Legg Mason Exec Says Daytraders & Most Money Managers Playing Fool's Game

Discussion in 'Wall St. News' started by ByLoSellHi, Feb 1, 2007.

  1. Legg Mason exec slams stock market's rapid turnover
    Thu Feb 1, 2007 2:45pm ET161
    By Herbert Lash


    NEW YORK, Feb 1 (Reuters) - Rapid-fire trading and indexing have taken over the asset management industry to the detriment of performance, Brian Posner, chief executive of Legg Mason Inc.'s (LM.N: Quote, Profile , Research) ClearBridge Advisors, said on Thursday.

    The turnover of stocks in the typical money manager's portfolio was just shy of 120 percent last year, an "incredible phenomenon," Posner said. Between 1960 and 1980, turnover was 20 percent and it rose to 57 percent by the year 2000, he said.

    An example of how investors are reacting to events, resulting in rapid trading to the detriment of performance, can be seen when a company releases earnings after markets are closed and trades are executed before a company's conference call, he said.
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    "The value of reacting to earnings surprises no longer exists. New empirical data suggests that it's a loser's game," he told a New York Society of Securities Analysts conference.

    Posner cited a study by Michael Goldstein of Empirical Research Partners that shows trading on "positive" earnings surprises has waned.

    In the past, measured from 1984 to 1989, and from 1990 to 1999, there were relative returns of more than 1 percent on earnings surprises in the first quarter, and 1 percent in the next nine months.

    But from 2000 to 2006, he said, citing the research, there have been negative returns of 0.4 percent in the first quarter after a surprise and a decline of 1.28 percent in the following nine months.

    "If you try to outsmart the markets over a short period of time, you better be very, very good," Posner said.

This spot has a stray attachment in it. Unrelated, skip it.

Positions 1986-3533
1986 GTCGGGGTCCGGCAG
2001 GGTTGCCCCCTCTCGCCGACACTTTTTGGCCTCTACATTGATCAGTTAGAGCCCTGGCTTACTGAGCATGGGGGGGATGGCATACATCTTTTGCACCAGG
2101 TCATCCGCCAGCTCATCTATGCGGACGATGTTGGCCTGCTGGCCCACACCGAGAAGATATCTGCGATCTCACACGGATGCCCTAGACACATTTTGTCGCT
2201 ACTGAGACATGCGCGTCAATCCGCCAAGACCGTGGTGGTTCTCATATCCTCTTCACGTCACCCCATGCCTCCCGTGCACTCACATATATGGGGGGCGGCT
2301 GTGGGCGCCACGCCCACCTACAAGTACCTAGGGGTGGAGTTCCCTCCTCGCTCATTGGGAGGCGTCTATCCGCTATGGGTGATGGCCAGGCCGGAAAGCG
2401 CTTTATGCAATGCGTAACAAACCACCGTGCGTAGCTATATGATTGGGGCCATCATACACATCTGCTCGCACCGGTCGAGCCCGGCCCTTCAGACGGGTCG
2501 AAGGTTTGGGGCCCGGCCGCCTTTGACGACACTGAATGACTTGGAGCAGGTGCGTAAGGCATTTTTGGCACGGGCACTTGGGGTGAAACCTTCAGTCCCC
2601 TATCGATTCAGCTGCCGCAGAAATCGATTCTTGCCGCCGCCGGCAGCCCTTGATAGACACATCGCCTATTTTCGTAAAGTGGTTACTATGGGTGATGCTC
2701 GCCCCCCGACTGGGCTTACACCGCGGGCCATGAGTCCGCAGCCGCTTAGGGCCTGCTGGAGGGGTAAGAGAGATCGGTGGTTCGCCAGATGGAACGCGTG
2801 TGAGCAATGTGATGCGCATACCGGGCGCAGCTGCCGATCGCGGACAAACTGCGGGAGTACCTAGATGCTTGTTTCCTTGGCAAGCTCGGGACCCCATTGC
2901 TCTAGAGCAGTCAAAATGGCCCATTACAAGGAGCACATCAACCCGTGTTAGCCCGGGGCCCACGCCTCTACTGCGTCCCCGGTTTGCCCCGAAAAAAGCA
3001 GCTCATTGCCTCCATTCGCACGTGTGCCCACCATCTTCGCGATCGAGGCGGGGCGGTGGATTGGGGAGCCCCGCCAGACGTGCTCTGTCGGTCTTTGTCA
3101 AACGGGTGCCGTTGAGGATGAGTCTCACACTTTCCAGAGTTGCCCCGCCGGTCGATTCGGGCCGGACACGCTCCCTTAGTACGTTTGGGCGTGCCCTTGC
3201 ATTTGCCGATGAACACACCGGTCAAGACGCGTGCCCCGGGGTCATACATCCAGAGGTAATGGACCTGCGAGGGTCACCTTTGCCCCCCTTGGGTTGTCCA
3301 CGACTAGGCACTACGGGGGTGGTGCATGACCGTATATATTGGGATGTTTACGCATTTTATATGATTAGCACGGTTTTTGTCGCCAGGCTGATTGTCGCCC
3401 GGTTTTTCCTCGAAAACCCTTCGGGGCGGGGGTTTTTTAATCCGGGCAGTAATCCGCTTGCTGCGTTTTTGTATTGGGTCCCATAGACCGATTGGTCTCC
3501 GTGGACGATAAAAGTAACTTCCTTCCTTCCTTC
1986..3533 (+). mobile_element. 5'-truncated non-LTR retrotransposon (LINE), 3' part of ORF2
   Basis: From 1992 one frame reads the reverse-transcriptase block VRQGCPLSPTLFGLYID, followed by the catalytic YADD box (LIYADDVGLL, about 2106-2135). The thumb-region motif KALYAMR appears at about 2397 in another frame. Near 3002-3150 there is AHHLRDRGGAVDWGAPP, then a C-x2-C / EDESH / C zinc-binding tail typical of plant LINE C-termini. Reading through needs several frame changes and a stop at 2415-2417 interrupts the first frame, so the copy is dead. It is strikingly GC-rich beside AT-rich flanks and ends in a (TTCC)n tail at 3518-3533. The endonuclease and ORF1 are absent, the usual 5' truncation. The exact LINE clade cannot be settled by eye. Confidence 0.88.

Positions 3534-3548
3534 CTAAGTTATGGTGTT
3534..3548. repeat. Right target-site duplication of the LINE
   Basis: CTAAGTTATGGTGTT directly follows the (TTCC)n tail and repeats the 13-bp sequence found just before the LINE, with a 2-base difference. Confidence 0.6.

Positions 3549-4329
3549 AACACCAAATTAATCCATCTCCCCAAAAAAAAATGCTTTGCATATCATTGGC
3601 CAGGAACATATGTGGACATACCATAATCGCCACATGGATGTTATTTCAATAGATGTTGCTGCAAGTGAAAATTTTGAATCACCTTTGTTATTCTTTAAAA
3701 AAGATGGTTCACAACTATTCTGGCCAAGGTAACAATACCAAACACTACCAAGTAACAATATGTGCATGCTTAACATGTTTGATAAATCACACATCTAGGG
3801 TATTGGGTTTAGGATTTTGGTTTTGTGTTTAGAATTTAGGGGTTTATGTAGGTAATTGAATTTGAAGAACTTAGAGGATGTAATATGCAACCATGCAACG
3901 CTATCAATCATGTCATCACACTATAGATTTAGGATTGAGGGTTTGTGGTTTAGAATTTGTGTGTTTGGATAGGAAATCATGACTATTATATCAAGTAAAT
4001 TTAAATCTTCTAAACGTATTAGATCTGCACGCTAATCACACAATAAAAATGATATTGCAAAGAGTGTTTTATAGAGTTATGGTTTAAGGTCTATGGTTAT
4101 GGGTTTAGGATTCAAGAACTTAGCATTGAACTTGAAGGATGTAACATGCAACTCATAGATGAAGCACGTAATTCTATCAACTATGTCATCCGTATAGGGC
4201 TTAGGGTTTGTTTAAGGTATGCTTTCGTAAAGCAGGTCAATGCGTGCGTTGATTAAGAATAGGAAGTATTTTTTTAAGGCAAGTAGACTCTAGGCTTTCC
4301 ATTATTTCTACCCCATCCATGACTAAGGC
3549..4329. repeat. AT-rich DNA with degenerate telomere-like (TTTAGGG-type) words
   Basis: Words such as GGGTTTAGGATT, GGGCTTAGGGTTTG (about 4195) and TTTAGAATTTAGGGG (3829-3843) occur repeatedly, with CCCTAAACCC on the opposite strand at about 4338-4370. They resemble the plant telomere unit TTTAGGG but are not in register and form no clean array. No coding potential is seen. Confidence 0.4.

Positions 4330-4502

The way to make real profits in money management is to become owners and not renters of stocks, he said.

    "What is happening now is the tail-wagging-the-dog phenomenon," he said. "Any good PM (portfolio manager) is an anomaly."

    The popularity of exchange traded funds among institutions suggests many money managers can't pick a stock, he said.

    For example, 50 percent of trading in shares of American International Group Inc. (AIG.N: Quote, Profile , Research) in 2006 was driven by ETFs, Posner said, citing research from Banc of America Securities LLC.

    The result is money managers are risk adverse, and hug their benchmarks. He said money management had become a defensive business, one in which the message is "do not mess up."

    © Reuters 2007. All Rights Reserved.
  2. SteveD


    I do not see any reference to "day traders" in this article....but nice try.....false impression to suit a particular point, I suppose

    Good luck

  3. Steve, you're technically correct.

    But it's implicitly there, isn't it?
  4. SteveD


    I would take it more that he is lamenting the loss of the good old days of "buy and hold".

    Now a company increases profit and stock price moves instantly to reflect that new number ......mostly B/D trading desks and hedge fund traders.....

    I don't think there is that much "dumb money" in the market....most, but not all, active traders are fairly well read and sophisticated......

    Just look at lack of IPO "pop" on any stock other than a true thoroughbred....not much "gap and run" unless real fundamental news.....

    But, I understand your point....

  5. Brian left CSAM and started a hedge fund that folded...i wonder why?

    his comments are comedic...he used to have a great PR/Corp communications person when he worked at Fidelity.

    i guess we can look forward to more of his BS.